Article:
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Top Dozen Wines of 2010

December 29, 2010 20 comments

One more year is passing by, becoming memories. As the closing bell nears, we often like to count good things which happened during that year. After reading the post by Joe Roberts, where he talks about his ten most interesting wines of the year, the idea for this post was born.

Here we go – a dozen of wines which made special memories throughout the 2010. Are these the best ever wines I had? No. Are these the best wines of 2010? Not necessarily. Why is there a dozen? After going through my records, I simply counted 12 wines I want to reflect upon. A lot of these wines were covered in the prior posts – I will give you links and prices if I have them. And I will explain why I felt so special about these wines. And – I will make an effort to sort the list. Prioritizing memories and experiences is hard, but I will do it nevertheless – may be just to get a good chuckle later on. And now, without further delay…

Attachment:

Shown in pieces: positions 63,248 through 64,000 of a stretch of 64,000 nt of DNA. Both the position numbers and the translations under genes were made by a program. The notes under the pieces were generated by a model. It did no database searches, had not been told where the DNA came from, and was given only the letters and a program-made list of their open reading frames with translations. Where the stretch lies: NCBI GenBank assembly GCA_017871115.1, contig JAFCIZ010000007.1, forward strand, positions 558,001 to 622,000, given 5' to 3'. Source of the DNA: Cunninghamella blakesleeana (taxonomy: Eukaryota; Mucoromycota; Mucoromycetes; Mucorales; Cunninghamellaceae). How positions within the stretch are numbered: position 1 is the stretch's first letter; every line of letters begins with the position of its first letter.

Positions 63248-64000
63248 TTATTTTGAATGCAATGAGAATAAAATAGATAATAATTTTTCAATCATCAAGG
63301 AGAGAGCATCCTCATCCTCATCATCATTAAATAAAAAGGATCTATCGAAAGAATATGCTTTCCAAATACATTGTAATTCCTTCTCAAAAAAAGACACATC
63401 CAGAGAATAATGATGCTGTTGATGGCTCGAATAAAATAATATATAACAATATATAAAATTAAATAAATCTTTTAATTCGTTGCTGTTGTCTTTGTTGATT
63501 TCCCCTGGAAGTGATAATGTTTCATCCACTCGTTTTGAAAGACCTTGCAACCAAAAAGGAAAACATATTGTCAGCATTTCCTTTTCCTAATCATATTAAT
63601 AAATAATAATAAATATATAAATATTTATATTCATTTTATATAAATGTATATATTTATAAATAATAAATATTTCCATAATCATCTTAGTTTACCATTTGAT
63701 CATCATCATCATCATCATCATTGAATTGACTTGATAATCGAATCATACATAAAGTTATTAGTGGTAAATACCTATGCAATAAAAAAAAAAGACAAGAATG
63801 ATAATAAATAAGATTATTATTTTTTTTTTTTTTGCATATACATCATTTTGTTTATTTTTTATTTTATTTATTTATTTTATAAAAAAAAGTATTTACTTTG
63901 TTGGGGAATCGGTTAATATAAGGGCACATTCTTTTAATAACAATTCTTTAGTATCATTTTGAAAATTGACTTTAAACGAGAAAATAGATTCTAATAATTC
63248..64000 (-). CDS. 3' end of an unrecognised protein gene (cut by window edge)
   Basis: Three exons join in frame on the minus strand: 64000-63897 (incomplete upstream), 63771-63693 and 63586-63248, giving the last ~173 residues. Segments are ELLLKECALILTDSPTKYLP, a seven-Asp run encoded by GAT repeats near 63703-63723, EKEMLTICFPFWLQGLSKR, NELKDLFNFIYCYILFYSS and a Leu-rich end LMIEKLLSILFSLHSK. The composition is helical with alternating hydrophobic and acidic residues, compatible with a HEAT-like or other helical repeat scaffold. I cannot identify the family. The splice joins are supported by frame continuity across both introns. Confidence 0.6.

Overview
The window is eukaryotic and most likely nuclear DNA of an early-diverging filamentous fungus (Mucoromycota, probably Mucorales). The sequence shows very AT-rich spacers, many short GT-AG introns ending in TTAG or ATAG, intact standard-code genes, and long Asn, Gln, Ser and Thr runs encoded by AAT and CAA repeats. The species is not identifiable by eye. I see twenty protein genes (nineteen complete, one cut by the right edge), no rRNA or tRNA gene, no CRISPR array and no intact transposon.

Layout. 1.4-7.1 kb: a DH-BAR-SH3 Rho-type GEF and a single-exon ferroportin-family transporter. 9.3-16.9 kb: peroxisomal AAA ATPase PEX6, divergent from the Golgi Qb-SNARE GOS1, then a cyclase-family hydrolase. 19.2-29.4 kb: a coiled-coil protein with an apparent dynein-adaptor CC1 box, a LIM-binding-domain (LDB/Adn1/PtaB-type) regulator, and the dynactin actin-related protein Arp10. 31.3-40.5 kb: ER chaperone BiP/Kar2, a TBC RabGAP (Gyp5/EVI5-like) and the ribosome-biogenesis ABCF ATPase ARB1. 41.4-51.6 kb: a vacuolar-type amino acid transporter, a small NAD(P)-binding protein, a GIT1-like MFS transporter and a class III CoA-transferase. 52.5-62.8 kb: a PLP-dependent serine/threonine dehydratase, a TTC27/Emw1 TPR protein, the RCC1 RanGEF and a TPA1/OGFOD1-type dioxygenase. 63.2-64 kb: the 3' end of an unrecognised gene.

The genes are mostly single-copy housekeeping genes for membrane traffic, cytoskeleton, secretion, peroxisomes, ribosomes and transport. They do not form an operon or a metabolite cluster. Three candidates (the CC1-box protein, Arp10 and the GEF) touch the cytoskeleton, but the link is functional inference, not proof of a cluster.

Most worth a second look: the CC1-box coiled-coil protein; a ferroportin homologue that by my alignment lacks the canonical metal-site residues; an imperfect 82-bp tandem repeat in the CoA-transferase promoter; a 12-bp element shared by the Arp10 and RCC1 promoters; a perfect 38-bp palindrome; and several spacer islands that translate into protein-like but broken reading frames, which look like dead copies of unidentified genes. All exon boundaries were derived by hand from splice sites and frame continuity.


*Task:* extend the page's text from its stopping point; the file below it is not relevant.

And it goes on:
12. Haut Charmes Sauternes 2007 ($17). One of the best Sauternes I ever had – clean, balanced, with white peaches and honeysuckle on the palate. Few reasons to be in the “Top Dozens” – legend has it is declassified Chateau D’Yquem, plus great QPR for the Sauternes.

11. Cambria Bench Break Chardonnay 2006, Santa Maria ($25). For the first time in a long while, California Chardonnay tasted like California Chardonnay – lots of vanilla, butter and toasted oak on the palate, extremely balanced at the same time. Real Chardonnay as opposed to wimpy white wine without identity.

10. Hamilton Russell Vineyards Pinot Noir 2008, South Africa ($40). Totally unexpected – amazing Pinot Noir from South Africa (!). Profoundly Burgundian style, with tremendous finesse and balance. Great QPR. Worth seeking – if you like Pinot, you will enjoy it immensely.